The Peter Pan of song and dance

NICHOLAS JENNINGS September 14 1987

The Peter Pan of song and dance

NICHOLAS JENNINGS September 14 1987

The Peter Pan of song and dance


The face is neither white nor black, male nor female, childlike nor mature. It is undeniably beautiful —but it is also simply unnatural. Yet that very quality, artifice, may be the source of its haunting power. The face, the reconstructed face of state-of-the-art show business, belongs to Michael Jackson.

And since the release last week of his new album and video, both titled Bad, the face has carried the message around the globe: Michael is back— and ready to defend his title as the star of the 1980s.

Bad—in the idiom of the black ghetto, a term of approval—is Jackson’s long-awaited follow-up to Thriller, his 1982 album which sold 38.5 million copies worldwide. The dazzling Thriller rock video, released a year later, set the artistic standard for the form. The new album, two years in production, and accompanying video, represent nothing less than an artist’s attempt to reassert his status, silence his critics and disenchanted fans—and come to terms with his own confusing identity.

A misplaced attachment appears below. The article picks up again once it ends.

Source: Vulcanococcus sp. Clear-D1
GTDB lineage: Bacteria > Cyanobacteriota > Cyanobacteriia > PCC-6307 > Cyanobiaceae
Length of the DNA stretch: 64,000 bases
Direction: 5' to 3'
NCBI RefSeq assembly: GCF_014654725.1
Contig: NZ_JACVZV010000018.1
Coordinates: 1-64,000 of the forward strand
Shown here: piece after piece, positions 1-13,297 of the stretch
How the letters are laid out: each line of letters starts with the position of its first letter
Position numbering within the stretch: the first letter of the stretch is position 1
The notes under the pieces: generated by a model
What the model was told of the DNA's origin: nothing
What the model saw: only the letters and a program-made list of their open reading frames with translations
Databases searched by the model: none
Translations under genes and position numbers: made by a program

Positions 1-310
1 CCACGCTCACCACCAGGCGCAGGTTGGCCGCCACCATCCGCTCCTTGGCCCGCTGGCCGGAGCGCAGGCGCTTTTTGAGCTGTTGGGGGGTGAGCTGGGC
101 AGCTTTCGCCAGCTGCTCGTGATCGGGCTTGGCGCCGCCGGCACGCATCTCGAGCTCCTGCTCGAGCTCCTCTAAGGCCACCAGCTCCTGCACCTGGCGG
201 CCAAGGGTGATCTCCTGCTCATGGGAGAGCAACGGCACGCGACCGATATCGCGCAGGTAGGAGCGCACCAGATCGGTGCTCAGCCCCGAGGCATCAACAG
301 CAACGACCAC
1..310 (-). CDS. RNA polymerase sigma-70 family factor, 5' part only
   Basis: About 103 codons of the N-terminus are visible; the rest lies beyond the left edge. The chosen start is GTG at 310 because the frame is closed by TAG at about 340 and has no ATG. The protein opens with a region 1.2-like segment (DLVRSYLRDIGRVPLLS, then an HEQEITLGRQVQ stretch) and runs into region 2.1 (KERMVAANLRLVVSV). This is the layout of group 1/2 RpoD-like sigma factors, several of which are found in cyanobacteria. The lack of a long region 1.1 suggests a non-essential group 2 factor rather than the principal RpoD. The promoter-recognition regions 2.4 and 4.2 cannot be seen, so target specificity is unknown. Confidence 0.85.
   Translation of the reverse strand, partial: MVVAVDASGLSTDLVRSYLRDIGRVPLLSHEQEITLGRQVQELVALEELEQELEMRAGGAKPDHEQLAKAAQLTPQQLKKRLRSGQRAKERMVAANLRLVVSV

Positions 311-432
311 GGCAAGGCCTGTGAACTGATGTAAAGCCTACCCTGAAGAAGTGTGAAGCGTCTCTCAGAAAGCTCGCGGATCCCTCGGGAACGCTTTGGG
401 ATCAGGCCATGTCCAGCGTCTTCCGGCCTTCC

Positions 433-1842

In the 18-minute video, directed by Martin Scorsese (Mean Streets, The Color of Money),

Jackson plays the only black student at an expensive, all-white prep school. When term ends, the boys return to their homes, the Jackson character to an inner-city ghetto and the mocking, mistrustful black kids he grew up with. To prove that he is still bad, Jackson joins his old gang. He witnesses a drug deal and abets an attempted mugging in an underground garage. Then, in a sudden about-face, Jackson helps the intended victim to escape—only to confront his astonished friends. A breathtaking dance sequence follows, in which Jackson reasserts his mastery of ghetto arts—dancing, rap talk, soul singing— at the same time defining his personal moral ground.

A lot is at risk with Bad: millions of dollars invested by CBS records and by Jackson’s corporate sponsors, as well as by the manufacturers of spin-off products ranging from plush kids’ toys to adult perfumes. At stake, too, is the reputation built by his last triumphant tour and album. Thriller, winner of eight Grammy Awards, was the bestselling album of all time.

But that success generated a vicious backlash that drove Jackson into seclusion in his Los Angeles mansion. Mean-